# How to perform this math formula on Arduino?

Hi,
I have only been using Arduino for about 2 months and I have not quite worked out the maths stuff yet. There seem to be loads of restrictions on what you can do in terms of maths on it and this is something I have not come across before.

My formula, although not fully tested, is something like this:

Pi = 3.14159
WDist = 12
Deg = 90
IWDist = 5

2Pi2*Dist/(360/Deg)+IWDist

and should output something like 42.69911184

Apart from Pi all of the inputs will be changing.

Am I right in thinking that the Arduino will get confused with these long numbers? If is there a way to make it work? Can I do all this in one line? And should I use any libraries or is the arithmetic in the Arduino sufficient?

Thanks alot for any help. I am loving the Arduino and if I can get this to work I have a great project ahead of me

Sam.

The Arduino doesn't know anything about PI, or pie, so, you'll need to define it:

``````const float Pi = 3.14159; // To however many digits you want.
``````

Am I right in thinking that the Arduino will get confused with these long numbers?

No. The Arduino is perfectly capable of this arithmetic. Floating point math is not fast, so if you minimize the number of operations, the calculation will be quicker. There are 3 constants in this equation. They can be replaced with one:

((PiDistDeg)/90.0) + IWDist

OK thanks. Yes I was going to define Pi. Thanks for simplifying my formula. I thought it was a bit messy somehow but I did not realise it was that bad. I just knocked it up on Excel.

S if I use this formula, how long do you think it would take to calculate? This is part of a driving system for a chassis and if it takes more than say a second it becomes almost pointless.

Also, can I just use it like this?

``````const float Pi = 3.141593;
int Dist = 12;
int Deg = 90;
int IWDist = 5;
float Result = ((Pi*Dist*Deg)/90.0) + IWDist;
``````

Thanks again,
Sam.

if it takes more than say a second it becomes almost pointless

Comfortably under a millisecond, I'd say.

Brilliant thanks. I hoped it would be quick from my experience with computers but I read it could get long with floating points.

Pi is defined as "PI" so no need to create a constant for this.

ok good to know thanks. Are you absolutely sure? I just looked it up and the const help page shows pi being defined. Also, PaulS said:

The Arduino doesn't know anything about PI, or pie, so, you'll need to define it:

Thanks for the heads up though if that's correct.

Sam.

The following math/trig defines (all predifined by Arduino) are quite useful if you need them:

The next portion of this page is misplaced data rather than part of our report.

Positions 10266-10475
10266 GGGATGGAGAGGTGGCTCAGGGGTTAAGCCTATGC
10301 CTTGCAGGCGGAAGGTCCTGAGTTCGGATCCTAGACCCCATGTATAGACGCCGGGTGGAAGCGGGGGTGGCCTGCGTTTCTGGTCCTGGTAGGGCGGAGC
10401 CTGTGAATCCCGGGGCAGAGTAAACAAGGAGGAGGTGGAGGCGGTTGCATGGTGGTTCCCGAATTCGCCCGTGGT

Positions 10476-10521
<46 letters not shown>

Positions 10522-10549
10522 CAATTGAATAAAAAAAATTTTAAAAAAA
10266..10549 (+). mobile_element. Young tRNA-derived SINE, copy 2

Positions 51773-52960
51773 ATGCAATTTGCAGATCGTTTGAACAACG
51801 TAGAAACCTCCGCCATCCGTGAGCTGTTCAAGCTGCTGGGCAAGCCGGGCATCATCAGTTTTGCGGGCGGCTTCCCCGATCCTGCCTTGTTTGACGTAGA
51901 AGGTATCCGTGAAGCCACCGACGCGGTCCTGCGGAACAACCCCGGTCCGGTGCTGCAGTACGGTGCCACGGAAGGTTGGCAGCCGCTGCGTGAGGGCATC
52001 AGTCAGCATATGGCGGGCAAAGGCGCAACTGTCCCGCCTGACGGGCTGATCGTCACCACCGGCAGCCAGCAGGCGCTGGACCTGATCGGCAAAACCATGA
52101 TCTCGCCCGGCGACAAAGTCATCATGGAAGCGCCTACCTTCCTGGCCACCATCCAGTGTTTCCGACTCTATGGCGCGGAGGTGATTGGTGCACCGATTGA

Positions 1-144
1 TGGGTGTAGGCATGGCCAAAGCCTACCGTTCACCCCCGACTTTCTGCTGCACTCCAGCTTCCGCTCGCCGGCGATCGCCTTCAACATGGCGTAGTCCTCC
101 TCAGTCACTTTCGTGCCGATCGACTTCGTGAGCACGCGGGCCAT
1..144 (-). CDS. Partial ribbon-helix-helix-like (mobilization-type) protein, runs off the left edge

``````#define PI 3.1415926535897932384626433832795
#define HALF_PI 1.5707963267948966192313216916398
#define TWO_PI 6.283185307179586476925286766559
``````

#define PI 3.1415926535897932384626433832795

Whoa!

3.141592653589793 is already the most precise you can do on a double precision floating point number.

Due to AVR only doing single precision, this number will be a lot 'shorter'.

Brilliant thanks BenF! Sorry for doubting you. Copying that to a local text file now.

Thanks for all your help guys,
If you're lucky and I get this working I might be able to share a nice little function for driving a tracked chassis with you all.

Thanks again,
Sam.

PS. This is one of the nicest forums ever. For me the prize is between this and the MediaBrowser forum.

oh. Leppie are you saying that this wont work? Or just that it handles pi less accurately than BenF said?

Thanks,
Sam.

It will work.
The headers are global headers, and will work for 32, 64, 80 or probably even 128 bit floating point.

If you want pi to the accuracy of your implementation,
pi = 4.0 * atan (1.0);

The constant as defined by Arduino for PI is the best representation possible with the double (64-bit) data type. Arduino will only support float (32 bit) for runtime calculations, but this is handled transparently by the compiler.

Actually it is preferred to use double precision for floating point constants also in Arduino. This is because the compiler as such will use double precision for its compile time math and any math expressions that can be evaluated at compile time will benefit from the extra precision.

Thanks. Makes sense now. I don't even need it that accurate anyway because it is just steering a chassis but thanks for all the input. As I said earlier hopefully I can share something with you guys when this is done.

Thanks,
Sam.

This is because the compiler as such will use double precision for its compile time math and any math expressions that can be evaluated at compile time will benefit from the extra precision.

Very good point, but all those extra 'useless' digits are a bit excessive